Thousands of Devi Durgas in Kolkata’s Kumartuli

It was a rain-drenched afternoon at Kumartuli, the idol-making hub in north Kolkata that is known to draw people from far and near. As Durga Puja approaches, Kumartuli – that has a long tradition of clay idol making – becomes one of the greatest attractions in the city.

I hate to admit this, but I had never visited Kumartuli before. No doubt, I had a strange, mixed feeling. I didn’t know what to expect. Would it take my breath away? Would I be disappointed?

For one, I didn’t think it would be located in such a narrow alley. Durga Puja – as we Bengalis see it – is always a grand affair, whether it is a shoestring budget para celebration (its number is ever decreasing due to the onslaught of corporate-funded big-budget pujas), or one of the top draws in the city with uncouth, astronomical budget. Durga Puja is always a grand celebration with five days of fun, new clothes, spending more than what one does usually, and more of everything. Therefore, a tiny, dingy lane as if it were hidden away from people’s eyes – and where artisans work in pitiable conditions – was a bit jarring for me. An elderly man showed me the direction and I followed.

What lay before my eyes was a beautiful rain soaked view of Kolkata – houses standing cheek-by-jowl, a place that reflected how the city has evolved over decades, and scores of artists at work dedicated to the long tradition of idol making.

I was excited. I was finally there!

I walked on, sploshing through the mud and water. Lining the alley on both sides were potters’ studios or workshops – some with tin roofs while others had clay tiles. Some were concrete houses – but nearly all of them had huge plastic sheets hanging on both sides to prevent the rains from damaging the work.

Standing along the banks of river Hooghly, Kumartuli’s tiny workspaces – workshops or studios – are also used for storage, cooking, eating and sleeping. This is where they spend a large part of the year working. As Durga Puja draws near, the work hours become more and more erratic and towards the end it is about catching just a few hours of sleep.

I stopped at a studio as I heard two women talking to the potters. They were discussing how to wrap a saree around the idol they had ordered. The potter said that the saree was creating a bit of a problem as it was more than the usual aat haath (an approximate measurement of the saree taken with an arm and translates roughly to eight hands). He asked whether it could be stuck to the idol instead of wrapping it around her body, to which both women disagreed vehemently.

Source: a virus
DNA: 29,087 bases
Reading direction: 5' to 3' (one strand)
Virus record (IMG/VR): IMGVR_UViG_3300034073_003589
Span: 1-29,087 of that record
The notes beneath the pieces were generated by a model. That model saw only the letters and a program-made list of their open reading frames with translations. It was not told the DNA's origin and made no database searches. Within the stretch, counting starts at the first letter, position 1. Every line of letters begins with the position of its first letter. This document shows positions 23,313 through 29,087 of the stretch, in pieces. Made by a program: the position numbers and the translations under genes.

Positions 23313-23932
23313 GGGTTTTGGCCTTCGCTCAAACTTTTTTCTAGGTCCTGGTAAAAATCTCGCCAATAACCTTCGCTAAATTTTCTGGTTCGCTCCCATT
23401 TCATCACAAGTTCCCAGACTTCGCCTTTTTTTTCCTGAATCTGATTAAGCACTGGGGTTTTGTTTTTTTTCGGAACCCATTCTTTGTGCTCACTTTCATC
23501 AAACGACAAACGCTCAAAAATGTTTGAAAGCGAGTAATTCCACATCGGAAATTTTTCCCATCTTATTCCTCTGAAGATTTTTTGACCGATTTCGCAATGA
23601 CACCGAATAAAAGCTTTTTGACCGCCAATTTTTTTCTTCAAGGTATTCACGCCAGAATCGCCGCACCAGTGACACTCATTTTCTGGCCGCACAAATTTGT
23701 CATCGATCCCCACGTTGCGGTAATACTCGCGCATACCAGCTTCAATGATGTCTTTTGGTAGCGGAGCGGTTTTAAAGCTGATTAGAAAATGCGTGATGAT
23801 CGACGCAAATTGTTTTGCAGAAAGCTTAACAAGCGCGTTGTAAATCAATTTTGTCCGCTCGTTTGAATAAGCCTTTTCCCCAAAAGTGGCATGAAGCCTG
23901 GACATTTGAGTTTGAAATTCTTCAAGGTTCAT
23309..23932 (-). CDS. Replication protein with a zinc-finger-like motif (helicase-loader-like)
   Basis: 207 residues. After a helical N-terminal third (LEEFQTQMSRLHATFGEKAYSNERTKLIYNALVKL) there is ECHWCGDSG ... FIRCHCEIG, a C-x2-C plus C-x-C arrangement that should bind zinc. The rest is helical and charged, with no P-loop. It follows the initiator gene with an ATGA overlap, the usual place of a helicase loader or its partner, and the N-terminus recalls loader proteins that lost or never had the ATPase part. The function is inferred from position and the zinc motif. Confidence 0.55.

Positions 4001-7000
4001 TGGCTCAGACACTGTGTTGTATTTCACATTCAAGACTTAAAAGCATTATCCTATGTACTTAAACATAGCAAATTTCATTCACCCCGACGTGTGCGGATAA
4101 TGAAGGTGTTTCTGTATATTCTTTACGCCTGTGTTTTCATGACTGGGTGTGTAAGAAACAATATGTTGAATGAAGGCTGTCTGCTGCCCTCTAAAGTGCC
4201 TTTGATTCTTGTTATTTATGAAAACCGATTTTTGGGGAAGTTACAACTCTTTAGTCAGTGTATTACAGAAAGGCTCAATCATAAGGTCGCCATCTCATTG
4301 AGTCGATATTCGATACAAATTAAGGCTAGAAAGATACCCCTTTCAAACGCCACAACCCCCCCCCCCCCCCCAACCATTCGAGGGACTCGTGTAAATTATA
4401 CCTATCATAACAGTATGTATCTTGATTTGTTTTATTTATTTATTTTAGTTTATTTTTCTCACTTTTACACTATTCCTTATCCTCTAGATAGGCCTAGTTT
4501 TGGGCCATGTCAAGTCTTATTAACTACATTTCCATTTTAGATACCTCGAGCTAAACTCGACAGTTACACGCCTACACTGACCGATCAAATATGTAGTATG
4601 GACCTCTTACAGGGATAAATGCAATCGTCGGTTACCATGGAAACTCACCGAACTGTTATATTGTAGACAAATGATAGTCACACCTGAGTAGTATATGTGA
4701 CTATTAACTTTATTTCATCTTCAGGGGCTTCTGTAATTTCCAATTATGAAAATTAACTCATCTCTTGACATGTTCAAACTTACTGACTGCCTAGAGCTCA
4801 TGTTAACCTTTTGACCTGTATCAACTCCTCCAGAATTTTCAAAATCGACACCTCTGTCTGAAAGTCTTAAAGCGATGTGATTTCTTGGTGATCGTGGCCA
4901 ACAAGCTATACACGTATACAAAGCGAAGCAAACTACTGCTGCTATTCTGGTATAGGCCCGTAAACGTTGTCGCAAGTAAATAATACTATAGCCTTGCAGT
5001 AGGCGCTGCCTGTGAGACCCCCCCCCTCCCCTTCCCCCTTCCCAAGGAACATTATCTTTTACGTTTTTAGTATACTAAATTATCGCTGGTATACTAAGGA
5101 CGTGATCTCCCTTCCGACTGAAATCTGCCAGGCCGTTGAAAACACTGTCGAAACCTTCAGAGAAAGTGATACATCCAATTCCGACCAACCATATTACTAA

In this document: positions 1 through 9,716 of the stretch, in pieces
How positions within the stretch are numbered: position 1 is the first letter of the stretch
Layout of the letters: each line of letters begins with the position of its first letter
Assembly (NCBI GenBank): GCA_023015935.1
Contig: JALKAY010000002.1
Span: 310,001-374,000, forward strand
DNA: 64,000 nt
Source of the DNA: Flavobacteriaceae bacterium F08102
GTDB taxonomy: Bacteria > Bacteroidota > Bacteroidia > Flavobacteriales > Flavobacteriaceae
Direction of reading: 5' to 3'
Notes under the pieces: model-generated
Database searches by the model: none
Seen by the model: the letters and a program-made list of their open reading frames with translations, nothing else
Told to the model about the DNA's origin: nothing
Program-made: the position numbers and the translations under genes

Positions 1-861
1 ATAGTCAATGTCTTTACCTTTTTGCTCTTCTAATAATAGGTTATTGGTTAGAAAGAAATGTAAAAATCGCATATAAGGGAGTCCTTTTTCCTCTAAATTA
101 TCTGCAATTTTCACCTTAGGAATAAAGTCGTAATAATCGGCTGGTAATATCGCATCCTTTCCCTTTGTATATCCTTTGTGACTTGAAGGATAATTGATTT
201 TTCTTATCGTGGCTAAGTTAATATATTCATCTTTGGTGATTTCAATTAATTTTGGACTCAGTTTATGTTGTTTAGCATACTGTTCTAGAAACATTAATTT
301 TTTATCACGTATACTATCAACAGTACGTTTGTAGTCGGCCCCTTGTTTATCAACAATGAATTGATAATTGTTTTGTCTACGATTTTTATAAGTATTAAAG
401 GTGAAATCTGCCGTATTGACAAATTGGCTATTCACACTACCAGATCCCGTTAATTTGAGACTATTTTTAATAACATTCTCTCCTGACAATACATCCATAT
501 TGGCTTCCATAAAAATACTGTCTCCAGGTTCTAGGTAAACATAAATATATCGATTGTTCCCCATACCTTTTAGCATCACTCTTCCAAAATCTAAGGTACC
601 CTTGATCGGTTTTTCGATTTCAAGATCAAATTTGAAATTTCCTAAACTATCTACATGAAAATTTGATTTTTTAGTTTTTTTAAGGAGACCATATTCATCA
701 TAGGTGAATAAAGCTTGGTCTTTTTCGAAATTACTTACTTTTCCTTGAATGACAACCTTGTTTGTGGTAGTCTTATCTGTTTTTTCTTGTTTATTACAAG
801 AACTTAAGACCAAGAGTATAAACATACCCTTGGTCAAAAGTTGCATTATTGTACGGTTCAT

They inquired if China-di was around, as they seemed confident she could pull it off easily. The name rang a bell and I knew it was the studio of the famous China Pal, the renowned woman potter of Kumartuli, about whom I had heard so much.

The potter again got back to his work – smoothening the clay on the idol. It was an exquisite piece of work, the idol was non-traditional in form, and had perhaps been ordered by one of the bigwigs. Curious, I asked him the price. Smiling, he replied, “We can’t tell you that”.

I moved ahead, to watch other artisans at the work in their studios. Despite very little time left for the Pujas, the potters still seemed confident they could wrap up the remaining work on time. There were no signs of stress on anyone’s face. It was frantic activity for sure, but not something that was palpable. They all seemed so calm!

In every studio, painting on the idols was on in full swing. I could see that many of the studios have taken up modern sprayers to speed up the work, but many still relied on hands.

In some studios – like that of the famed Mohon Banshi Rudra Pal – most of the idols were ready to start the journey to pandals. Many had perhaps left the studios even earlier.

I could see that many like me, were taking photographs of idols and idol-making, moving from one studio to another. Some had come to place orders on behalf of puja associations. Many journalists, photojournalists were hanging around looking for stories.

I found a group of young people asking a little girl in one of the studios to pose for them with the moulded face of a Durga in her hands. She was shy, but agreed. Another group was shooting in various parts of Kumartuli with a little girl dressed as Durga.

People were stopping by to choose from the scores of idols stacked on both sides of narrow lanes. Not only were there large idols, some miniatures were also being sold.

Kumortuli also houses workstations for those who create accessories.

Decorations made of styrofoam (better known as thermocol), delicate wire and filigree work were also being prepared and bought with great enthusiasm.

As darkness descended, the lights inside the studios were switched on, creating a magical atmosphere in the semi-darkness. Bit by bit, I went on my way back to the main road.

In the magical light, I noticed that the little girl was still posing as Durga.

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